Patten and Company

Limiting Personal Liability by Creating a C Corporation

Business owners often use C corporations as a means of limiting personal liability. Typically, the owners attempt to shield their personal assets from business related liabilities. While this can be a useful protection in some circumstances, like preventing a business creditor from placing liens on personal assets, it is often the case that the owner is protecting himself from an unlikely lawsuit while simultaneously subjecting himself to a guaranteed tax.

This is due in part to the fact that most lawsuits against corporations target the business’s insurance, rather than the owner individually.  There is another way to organize your business and its assets that will offer greater legal protection, flexibility, and reduce tax liability.

For many C corporations, the most valuable asset is the real estate that is used to conduct business. One of the biggest mistakes an owner can make is to place the property in the C corp.   There are two reasons why this is a mistake: 1) you have made the C corp a more attractive target for a potential lawsuits or creditor liens (there is a valuable assets that can be taken) and 2) any appreciation on the property will be subject to double taxation upon disposition of the property or liquidation of the business.  To avoid this situation, many tax planners recommend that business owners have 2 entities, a C corp for your business and a partnership or LLC to own the real estate.

The increased protection of your assets is pretty straight-forward in this situation.  Because you do not own the property, it will never be at risk in the event of a lawsuit or creditor action against the C corp.  The corporation is merely a tenet paying rent and has no claim to the property.  Since the partnership or LLC is controlled by the same owner that controls the C corp, there is virtually zero risk that the partnership/LLC would be sued by the tenet (the owner would not sue himself).

The tax benefits of placing the real estate in a partnership instead of the C corp can be realized anytime the real estate appreciates in value.  Let’s use an example to illustrate. Mr. Jones decides to start a business and purchases a building for $100,000.  Mr. Jones then forms ABC Inc. and transfers the property to the C corp, which takes the land with a $100,000 carry over basis.  Over the next 5 years, the land appreciates to a FMV of $200,000.  At this point, ABC Inc. decides to sell the real estate to capture some of the appreciation.  If the land is sold for the FMV of $200,000, ABC Inc. will recognize $100,000 of gain.  This gain is subject to corporate income tax of 35% (C corps do not get the more favorable capital gains rates).  After completing the transaction, ABC Inc. will receive $165,000.00 net of corporate tax. The second tax bite occurs with the distribution of the proceeds to Mr. Jones.  Of the $65,000 of gain remaining, Mr. Jones will owe a personal income tax of 23.8%, or $15,470.00.  The after tax proceeds to Mr. Jones on a $200,000 transaction with a $100,000 gain is $149,530, meaning over 50% of the gain was lost to taxes.  It should be noted that due to Section 311 (b), whether the property is sold by the corporation, given as a current distribution, or sold as part of a corporate liquidation, the transaction is treated as if the corporation sold the property for cash and distributed the cash as a dividend.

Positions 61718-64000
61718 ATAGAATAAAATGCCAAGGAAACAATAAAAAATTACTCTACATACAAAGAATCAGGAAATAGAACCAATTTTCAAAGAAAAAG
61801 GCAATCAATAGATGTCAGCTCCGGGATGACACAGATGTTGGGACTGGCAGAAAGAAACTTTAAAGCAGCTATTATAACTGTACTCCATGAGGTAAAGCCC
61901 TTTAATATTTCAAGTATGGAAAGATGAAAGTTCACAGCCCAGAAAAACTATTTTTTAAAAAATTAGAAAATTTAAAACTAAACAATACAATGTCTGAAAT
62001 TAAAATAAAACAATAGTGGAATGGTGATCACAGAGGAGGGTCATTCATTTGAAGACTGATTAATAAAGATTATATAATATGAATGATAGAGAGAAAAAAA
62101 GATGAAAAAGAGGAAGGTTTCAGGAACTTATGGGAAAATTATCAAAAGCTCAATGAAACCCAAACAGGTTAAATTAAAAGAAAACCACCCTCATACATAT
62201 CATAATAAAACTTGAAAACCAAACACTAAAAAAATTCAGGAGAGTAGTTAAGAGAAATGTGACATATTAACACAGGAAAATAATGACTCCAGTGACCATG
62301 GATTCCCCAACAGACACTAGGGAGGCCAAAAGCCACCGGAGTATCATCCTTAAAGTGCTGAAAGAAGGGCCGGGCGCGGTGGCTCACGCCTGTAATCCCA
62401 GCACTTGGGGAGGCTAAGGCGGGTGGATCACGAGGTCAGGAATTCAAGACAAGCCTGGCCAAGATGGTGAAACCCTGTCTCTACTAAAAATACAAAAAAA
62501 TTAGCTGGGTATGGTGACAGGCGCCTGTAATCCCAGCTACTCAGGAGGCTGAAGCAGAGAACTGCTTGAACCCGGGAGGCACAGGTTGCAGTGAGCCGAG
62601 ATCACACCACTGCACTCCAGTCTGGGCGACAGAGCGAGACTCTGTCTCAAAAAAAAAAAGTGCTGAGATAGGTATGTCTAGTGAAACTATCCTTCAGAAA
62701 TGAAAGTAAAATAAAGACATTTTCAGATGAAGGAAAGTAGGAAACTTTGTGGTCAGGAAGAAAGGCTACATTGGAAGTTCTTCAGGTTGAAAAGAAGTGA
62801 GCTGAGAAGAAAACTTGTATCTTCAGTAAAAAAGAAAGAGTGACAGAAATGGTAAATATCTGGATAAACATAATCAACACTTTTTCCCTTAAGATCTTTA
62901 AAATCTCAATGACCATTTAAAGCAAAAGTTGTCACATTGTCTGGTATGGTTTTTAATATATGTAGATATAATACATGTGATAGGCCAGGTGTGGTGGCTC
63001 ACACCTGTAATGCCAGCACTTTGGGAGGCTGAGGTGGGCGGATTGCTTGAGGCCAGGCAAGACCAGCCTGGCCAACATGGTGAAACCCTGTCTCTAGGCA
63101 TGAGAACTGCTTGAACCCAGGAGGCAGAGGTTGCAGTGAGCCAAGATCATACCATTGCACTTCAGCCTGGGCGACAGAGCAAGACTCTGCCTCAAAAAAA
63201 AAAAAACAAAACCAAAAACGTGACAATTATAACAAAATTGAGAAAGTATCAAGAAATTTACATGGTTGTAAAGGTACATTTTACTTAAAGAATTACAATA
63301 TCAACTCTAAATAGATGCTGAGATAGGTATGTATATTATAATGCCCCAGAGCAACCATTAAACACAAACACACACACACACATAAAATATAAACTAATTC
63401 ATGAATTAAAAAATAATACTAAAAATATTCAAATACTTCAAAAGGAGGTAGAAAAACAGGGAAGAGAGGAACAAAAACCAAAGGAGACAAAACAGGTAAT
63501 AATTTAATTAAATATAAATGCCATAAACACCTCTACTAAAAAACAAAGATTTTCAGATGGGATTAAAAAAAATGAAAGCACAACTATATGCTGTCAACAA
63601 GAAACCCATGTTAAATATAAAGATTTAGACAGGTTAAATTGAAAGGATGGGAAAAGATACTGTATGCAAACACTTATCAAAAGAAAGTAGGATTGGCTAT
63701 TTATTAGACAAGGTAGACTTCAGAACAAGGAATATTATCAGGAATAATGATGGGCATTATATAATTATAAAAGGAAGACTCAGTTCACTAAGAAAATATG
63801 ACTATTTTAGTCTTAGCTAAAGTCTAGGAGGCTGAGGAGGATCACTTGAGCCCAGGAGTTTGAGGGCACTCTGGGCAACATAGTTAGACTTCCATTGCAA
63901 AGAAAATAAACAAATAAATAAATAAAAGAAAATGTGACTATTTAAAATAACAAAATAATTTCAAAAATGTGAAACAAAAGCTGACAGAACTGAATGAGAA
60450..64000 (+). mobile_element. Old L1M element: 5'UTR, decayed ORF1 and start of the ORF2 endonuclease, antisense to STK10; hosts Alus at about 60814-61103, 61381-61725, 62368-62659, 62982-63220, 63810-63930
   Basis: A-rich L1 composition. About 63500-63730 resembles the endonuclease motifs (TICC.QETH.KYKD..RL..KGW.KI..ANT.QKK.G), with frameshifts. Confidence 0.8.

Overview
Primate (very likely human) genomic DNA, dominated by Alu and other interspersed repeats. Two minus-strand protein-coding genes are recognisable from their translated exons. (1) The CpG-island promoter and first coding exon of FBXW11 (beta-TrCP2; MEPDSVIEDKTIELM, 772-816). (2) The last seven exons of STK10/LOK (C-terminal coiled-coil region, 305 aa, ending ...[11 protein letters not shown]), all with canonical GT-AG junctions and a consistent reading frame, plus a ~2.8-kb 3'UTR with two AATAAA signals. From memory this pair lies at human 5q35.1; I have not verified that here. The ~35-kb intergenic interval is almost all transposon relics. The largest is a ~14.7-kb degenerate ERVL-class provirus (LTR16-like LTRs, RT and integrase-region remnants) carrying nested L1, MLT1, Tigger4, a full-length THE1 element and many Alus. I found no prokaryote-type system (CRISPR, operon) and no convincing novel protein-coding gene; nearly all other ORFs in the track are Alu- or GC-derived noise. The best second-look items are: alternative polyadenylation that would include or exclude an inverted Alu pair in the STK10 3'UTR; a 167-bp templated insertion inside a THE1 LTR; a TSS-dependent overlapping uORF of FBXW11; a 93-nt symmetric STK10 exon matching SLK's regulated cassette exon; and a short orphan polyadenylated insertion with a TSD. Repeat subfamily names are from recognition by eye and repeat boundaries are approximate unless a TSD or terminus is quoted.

Now let us take the above example and modify it.  In this scenario, Mr. Jones places the property in a partnership instead of transferring it to the C corporation. After 5 years, when Mr. Jones decides to sale the property, he will not have to recognize the property’s appreciation as income at the corporate level. When transferring the property from the partnership to back to himself, Mr. Jones simply takes as basis in the property the lesser of the partnership basis in the building or Mr. Jones’s basis in the partnership.  Gain would then be recognized upon the subsequent sale of the property, but subject to the more favorable personal capital gains rates of 15%, 20% or 23.8% and without the secondary tax on the dividend.  If we use the same figures from the prior example, Mr. Jones’s after tax proceeds from the sale of his property would be $176,200, a net increase of $26,670, which is at the top marginal capital gains rate.

If you are looking for ways to limit your liability, call 214-696-1922 and ask for Mark Patten.

McKinnon Patten is  Dallas CPA that provides a full range of services to high net worth individuals. Our client base includes many corporate executives, as well as entrepreneurs and owners of closely held businesses.

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